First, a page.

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A former high school classmate sought me out for lunch to discuss some of the things we enjoyed doing we enjoyed while dating back in 1964.

The conversation started with her bringing up the 1957 Ford I owned in high school.

She asked: “Remember our times in the back seat of that Ford?”

“Yes,” I replied. “I remember them fondly.”

“I don’t,” she said. “It caused me some problems.”

“I’m sorry you feel that way,” I said. “I felt it was consensual.”

“It was,” she said.  “You didn’t force me, but I was a virgin before and sleeping with you brought an end to a marriage I hoped would occur later on.  A guy I met in college proposed but also said he assumed I was still a virgin.  When I admitted I was not, he dumped me.”

“I’m sorry,” I said again.  “As I recall, the night it happened sort of evolved.”

“It did and I enjoyed our times together but I also wondered after we stopped dating if you were just adding notches to your bedpost.”

I assured her I wasn’t.  We continued dating for two months after “that night” in my car and we continued to explore a physical and loving side of male-female relationships.

Of course, we were young.  I had received my first drink of booze, a glass of Cleophus Sowers’ moonshine, and my initiation into sexual activities from an older woman who taught me a lot during our time together. She provided my sexual education.

As a single young man with an apartment in Roanoke during my reporting days at The Roanoke Times, I put that education to work and enjoyed intimate relationships with a number of women.  The Times office on Campbell Avenue sat across the street of the Ponce de Leon Hotel, which had a bar in the basement that was a favorite for reporters and a watering hole for Piedmont Airlines stewardesses on “layovers” from flights to and from Roanoke.  They taught me a lot too.

Virginity was not a consideration when I married the first time in 1969.  My first wife and I lived together for several months before tying the knot. Our shared lack of virginity before marriage did not cause our divorce. Other issues did after we moved to Alton, Illinois, and divorced in 1973.

As a divorced man in what was then called “the swinging 70s,” I enjoyed the company of an enviable number of women over a six-year period of debauchery without shame or regret.

The Amy came into my life. We hope to celebrate our 40th anniversary of marriage in December.  We came into our marriage after first ones that failed, so virginity wasn’t an issue for either of  us.  We lived together before tying the knot.

Amy knew my reputation as a “womanizer” and we discussed it before we decided to spend the rest of our lives together as man and wife.  Few expected our marriage to last, not with my history and fondness for sexual activities with different partners.  We fooled them, and ourselves.

For some, however, being chaste is still an issue.

Writes Jena Jonatis in The Washington Post:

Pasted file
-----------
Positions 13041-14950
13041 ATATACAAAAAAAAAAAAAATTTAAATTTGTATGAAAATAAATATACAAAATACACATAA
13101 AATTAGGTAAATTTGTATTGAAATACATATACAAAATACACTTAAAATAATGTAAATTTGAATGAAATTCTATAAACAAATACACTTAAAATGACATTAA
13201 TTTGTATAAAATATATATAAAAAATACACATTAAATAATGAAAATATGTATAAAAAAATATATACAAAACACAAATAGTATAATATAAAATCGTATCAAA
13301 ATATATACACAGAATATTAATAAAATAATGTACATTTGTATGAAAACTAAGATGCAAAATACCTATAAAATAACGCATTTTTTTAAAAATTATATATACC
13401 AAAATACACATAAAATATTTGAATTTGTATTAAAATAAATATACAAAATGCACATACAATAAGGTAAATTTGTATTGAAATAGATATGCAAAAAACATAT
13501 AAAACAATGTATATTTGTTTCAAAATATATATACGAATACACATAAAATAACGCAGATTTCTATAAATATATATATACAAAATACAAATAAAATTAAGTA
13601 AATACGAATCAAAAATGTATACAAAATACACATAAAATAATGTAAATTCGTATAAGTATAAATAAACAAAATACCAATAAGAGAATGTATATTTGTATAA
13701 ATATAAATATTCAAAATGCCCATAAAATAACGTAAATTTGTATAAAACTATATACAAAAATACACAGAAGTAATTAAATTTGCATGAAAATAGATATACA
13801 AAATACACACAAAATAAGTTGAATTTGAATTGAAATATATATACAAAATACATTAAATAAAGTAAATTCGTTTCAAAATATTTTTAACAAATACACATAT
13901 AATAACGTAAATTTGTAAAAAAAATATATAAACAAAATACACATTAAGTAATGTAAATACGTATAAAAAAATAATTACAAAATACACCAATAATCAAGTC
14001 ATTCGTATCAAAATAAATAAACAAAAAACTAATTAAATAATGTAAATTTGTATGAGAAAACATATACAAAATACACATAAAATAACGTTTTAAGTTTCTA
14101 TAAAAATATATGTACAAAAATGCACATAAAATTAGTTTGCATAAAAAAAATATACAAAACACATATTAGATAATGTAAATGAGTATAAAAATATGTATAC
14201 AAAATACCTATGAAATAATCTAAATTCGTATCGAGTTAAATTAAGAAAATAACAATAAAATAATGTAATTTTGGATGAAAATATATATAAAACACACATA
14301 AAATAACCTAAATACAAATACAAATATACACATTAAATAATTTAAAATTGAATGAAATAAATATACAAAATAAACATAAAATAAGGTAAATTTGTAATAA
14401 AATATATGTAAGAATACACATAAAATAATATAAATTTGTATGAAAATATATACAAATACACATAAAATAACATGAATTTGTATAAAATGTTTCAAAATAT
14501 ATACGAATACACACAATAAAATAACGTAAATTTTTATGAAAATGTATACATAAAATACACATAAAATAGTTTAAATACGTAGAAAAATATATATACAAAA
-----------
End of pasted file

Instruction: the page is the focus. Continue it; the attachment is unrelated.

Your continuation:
The decision to wait to have sex until my wedding night was entirely my own. Sure, growing up in a Christian household — with a mother who encouraged such a choice — had something to do with it. But my decision was not for God, not for my mother or father, not even for my someday-husband. It was for me.

Yet may couples now remain single and have children with their unmarried partners.  Writes Stephanie Coontz , director of research at the Council on Contemporary Families and author of “The Way We Never Were: American Families and the Nostalgia Trap:

With the rise of cohabitation, most marriages now involve people already living together. On the other hand, many single individuals bear and raise children by themselves. Prolonged solo living is on the rise even among those who will eventually marry, and some researchers believe that a quarter of today’s young adults will reach their mid-40s without ever having married.

During my single time in Alton, IL, I had brief flings with two married women who said they were virgins when they married and now sought a relationship outside of those marriages to “see what they had missed.”

Both divorced their husbands afterwards.  One later told me she had “an active social life” as a divorced woman until the met someone who now is her husband.

“Thank you,” she said.  “I needed what happened between us to bring me a new perspective I needed.”

Should I have avoided intimate encounters with those married women?

Of course.

Am I sorry I did?  No.  Not everyone views sex with a partner outside of marriage as sinful.

“I am not ashamed of my sexual experiences,” says Alicia Cohn, a writer in Denver.

That is a revolutionary statement for an unmarried woman raised in evangelical churches at the height of “purity culture,” when the definitive book for teens to read was Josh Harris’s ‘I Kissed Dating Goodbye.’ I’ve had sex, and I’m not married, and I am not ashamed.

In February 2017, Cohn announced, in a piece in The Washington Post, that she had turned to abstinence, for the time being, after enjoying sex in her relationships.

“I am once again choosing abstinence,” she wrote.  “My church taught me to fear my own desires. By re-choosing abstinence, I am, at long last, learning instead to balance them.”

Has it worked?

She hasn’t said but she has said whatever happens matters if OK as long as she is comfortable with herself.

I also now a monogamous married man.  We hope to remain together for the rest of our lives.  My past life as a womanizer is exactly that — past.

I got to know a number of sharp, intelligent and savvy women during my womanizing days.  Several stay close friends.  Each has a special place in my life and heart.

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